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In this AWS Snowball And Snowmobile Tutorial will introduce you to how data migration works on Amazon Web Services Cloud. Following pointers will be covered in this article,
With the faster penetration of higher internet speeds, satellites and smart phones the amount of data generated is increasing day by day. For ex., a Satellite Imagery Company might be already storing Petabytes of information of the earth and updating the same on a regular basis. Adding storage capacity on a constant basis would be a huge challenge to them not only in terms of the cost, but also in terms of logistics like space, power supply, security etc. This is where the Cloud Providers like AWS will come into picture. A few other use cases where companies have huge amounts of data is for storing the video libraries, genomic sequences, seismic data.
The Satellite Imagery Company and others would like to move their applications and data to the Cloud and let the Cloud Provider take care of the storage aspect like security, backup, additional storage etc. This way the Satellite Imagery Company might focus on its core business to find more customers, providing more value to the customers, more ways for the customers to interact with them etc.
But, moving Petabytes of data over the internet has its own challenges. According to the AWS documentation here : 100 terabytes of data will take more than 100 days to transfer over a dedicated 100 Mbps connection. Forget about moving Petabytes of data, it will take close to a year. On top of the time required there is an additional cost of network bandwidth and let’s not forget the data snooping when a public internet is used. This is where services like AWS Snowball and AWS Snowmobile come into the picture.
Another option to speed up the data movement between the Data Center and the AWS Cloud is to use the AWS Direct Connect Service. Using this service, a dedicated line is established between the AWS Cloud and your own Data Center for a stable connection and consistent high bandwidth.
Here are the steps at a high level to migrate the data between your own Data Center and the AWS Cloud.
Step 1: Request one or more Snowball devices from AWS depending upon the amount of data to be transferred. A Snowball has two versions with 50 and 80 TB storages and can be ordered from AWS via the management console.
Step 2: AWS would be shipping the Snowball to the customer. The next step would be to connect the same to the local network and then transfer the data into the Snowball using the Client program provided by AWS. The data gets automatically gets encrypted and stored.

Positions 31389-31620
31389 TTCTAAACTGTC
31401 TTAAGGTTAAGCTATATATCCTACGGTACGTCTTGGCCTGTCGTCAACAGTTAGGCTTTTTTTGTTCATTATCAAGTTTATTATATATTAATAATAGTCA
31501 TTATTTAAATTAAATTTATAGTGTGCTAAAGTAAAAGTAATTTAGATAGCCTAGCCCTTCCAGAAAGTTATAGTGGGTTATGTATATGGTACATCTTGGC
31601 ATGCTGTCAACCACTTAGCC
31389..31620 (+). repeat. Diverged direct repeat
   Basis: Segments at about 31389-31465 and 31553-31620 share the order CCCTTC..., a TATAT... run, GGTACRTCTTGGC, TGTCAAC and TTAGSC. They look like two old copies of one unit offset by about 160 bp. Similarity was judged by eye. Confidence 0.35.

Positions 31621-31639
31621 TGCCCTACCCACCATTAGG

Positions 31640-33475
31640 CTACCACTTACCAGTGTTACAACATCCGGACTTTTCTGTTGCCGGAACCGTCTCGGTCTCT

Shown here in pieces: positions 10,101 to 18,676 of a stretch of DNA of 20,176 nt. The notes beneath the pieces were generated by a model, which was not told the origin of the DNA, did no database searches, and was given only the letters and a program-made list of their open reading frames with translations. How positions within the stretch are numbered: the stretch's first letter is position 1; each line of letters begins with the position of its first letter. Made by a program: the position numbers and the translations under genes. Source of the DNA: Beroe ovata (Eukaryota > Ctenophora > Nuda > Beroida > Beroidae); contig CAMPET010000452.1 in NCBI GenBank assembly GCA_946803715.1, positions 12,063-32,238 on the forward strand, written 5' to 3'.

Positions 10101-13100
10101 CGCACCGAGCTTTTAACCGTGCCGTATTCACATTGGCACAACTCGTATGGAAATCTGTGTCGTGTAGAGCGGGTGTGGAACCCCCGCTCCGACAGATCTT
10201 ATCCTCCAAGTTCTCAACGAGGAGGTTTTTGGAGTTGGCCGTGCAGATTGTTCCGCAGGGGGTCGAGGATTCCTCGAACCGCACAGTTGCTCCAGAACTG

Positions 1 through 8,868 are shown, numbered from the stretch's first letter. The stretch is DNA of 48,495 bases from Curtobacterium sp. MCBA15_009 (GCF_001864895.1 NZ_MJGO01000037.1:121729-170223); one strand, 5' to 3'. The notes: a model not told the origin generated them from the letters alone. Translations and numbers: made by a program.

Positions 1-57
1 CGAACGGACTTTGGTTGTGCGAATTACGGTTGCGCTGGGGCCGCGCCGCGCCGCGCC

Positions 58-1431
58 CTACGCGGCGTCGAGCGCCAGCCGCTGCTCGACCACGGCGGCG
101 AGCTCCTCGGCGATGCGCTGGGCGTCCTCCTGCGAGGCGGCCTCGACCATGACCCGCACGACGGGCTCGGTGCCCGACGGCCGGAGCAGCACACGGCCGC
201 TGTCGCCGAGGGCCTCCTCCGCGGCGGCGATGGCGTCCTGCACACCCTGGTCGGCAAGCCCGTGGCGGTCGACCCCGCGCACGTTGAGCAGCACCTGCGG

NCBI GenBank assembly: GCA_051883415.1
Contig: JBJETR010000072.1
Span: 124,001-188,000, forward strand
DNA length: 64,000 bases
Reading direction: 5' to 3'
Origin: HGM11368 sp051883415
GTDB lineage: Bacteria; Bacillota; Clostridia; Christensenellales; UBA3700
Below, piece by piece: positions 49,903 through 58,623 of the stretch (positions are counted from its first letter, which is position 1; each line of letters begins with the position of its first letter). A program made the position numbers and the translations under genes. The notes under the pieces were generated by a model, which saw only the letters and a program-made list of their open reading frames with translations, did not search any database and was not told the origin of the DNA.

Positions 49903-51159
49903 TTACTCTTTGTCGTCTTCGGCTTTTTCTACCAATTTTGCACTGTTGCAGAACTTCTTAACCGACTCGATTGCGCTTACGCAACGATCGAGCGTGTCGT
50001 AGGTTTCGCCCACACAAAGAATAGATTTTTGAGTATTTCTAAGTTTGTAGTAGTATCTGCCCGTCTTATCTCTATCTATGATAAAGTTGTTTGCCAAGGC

Step 3: Once the data has been transferred to the Snowball, it must be couriered to AWS. The Snowball has e-ink to automatically populate the address of the AWS location. The data in the Snowball is encrypted (256-bit encryptions using AWS KMS Keys), so it’s now possible that the Snowball gets tampered or someone tries to get the data out of it. It’s all protected.
Step 4: Once the AWS folks get the Snowball, they connect it to the AWS Cloud, decrypt the data and move the data to S3.
Step 5: Once the data has been moved to S3, the Snowball is wiped out for no one to access it further.
Step 6: The last and the final step is for the customer to access the data in S3. From there the data can be moved to EBS, EFS, DynamoDB and various other AWS Services.
The above-mentioned steps are very much like how we transfer the data from one Laptop to another when not connected in a network. We insert the USB Drive to the source Laptop, copy the data to the USB Drive. Remove and insert the USB Drive to the target Laptop and copy the data. While the above-mentioned steps are for moving the data from our own Data Center to the AWS Cloud, it’s also possible to move the data the other way, by following the exact steps in the reverse order. This way there is no locking of the data.
Not only the Snowball is used to move the data of the existing applications to the AWS Cloud, but can also be used to for the Data Center Migration when it makes sense to close an existing Data Center and move everything to the Cloud. This approach makes the transition faster when compared to moving the data over the public internet which is a bit slow.
A single Snowball can store up to 80 TB of data out of which only 72 TB is of usable space. Multiple Snowball’s can be used in parallel when there is a requirement to move more than 80 TB of data.
AWS also provides a Snowmobile where the size of the data stored is much more than what a Snowball can store. A Snowball is a rugged shipping container with a semi-trailer truck. While a single Snowball can store up to 80 TB of data, a single Snowmobile can store 100 PB of data, which is almost 1,250 times the capacity of a single Snowball. AWS recommends using a Snowball when the data to be transferred is less than 10 PB or else to use a Snowmobile. Apart from the default encryption Snowmobile takes a few additional steps like GPS tracking, 24/7 Video Surveillance, optional escort to make the data even more secure.
This brings us to the end of this article on AWS Snowball And Snowmobile Tutorial. To learn more about AWS you can refer to our Amazon AWS Tutorial blog. We have also come up with a curriculum which covers exactly what you would need to crack the Solution Architect Exam! You can have a look at the course details for AWS Solution Architect Course.
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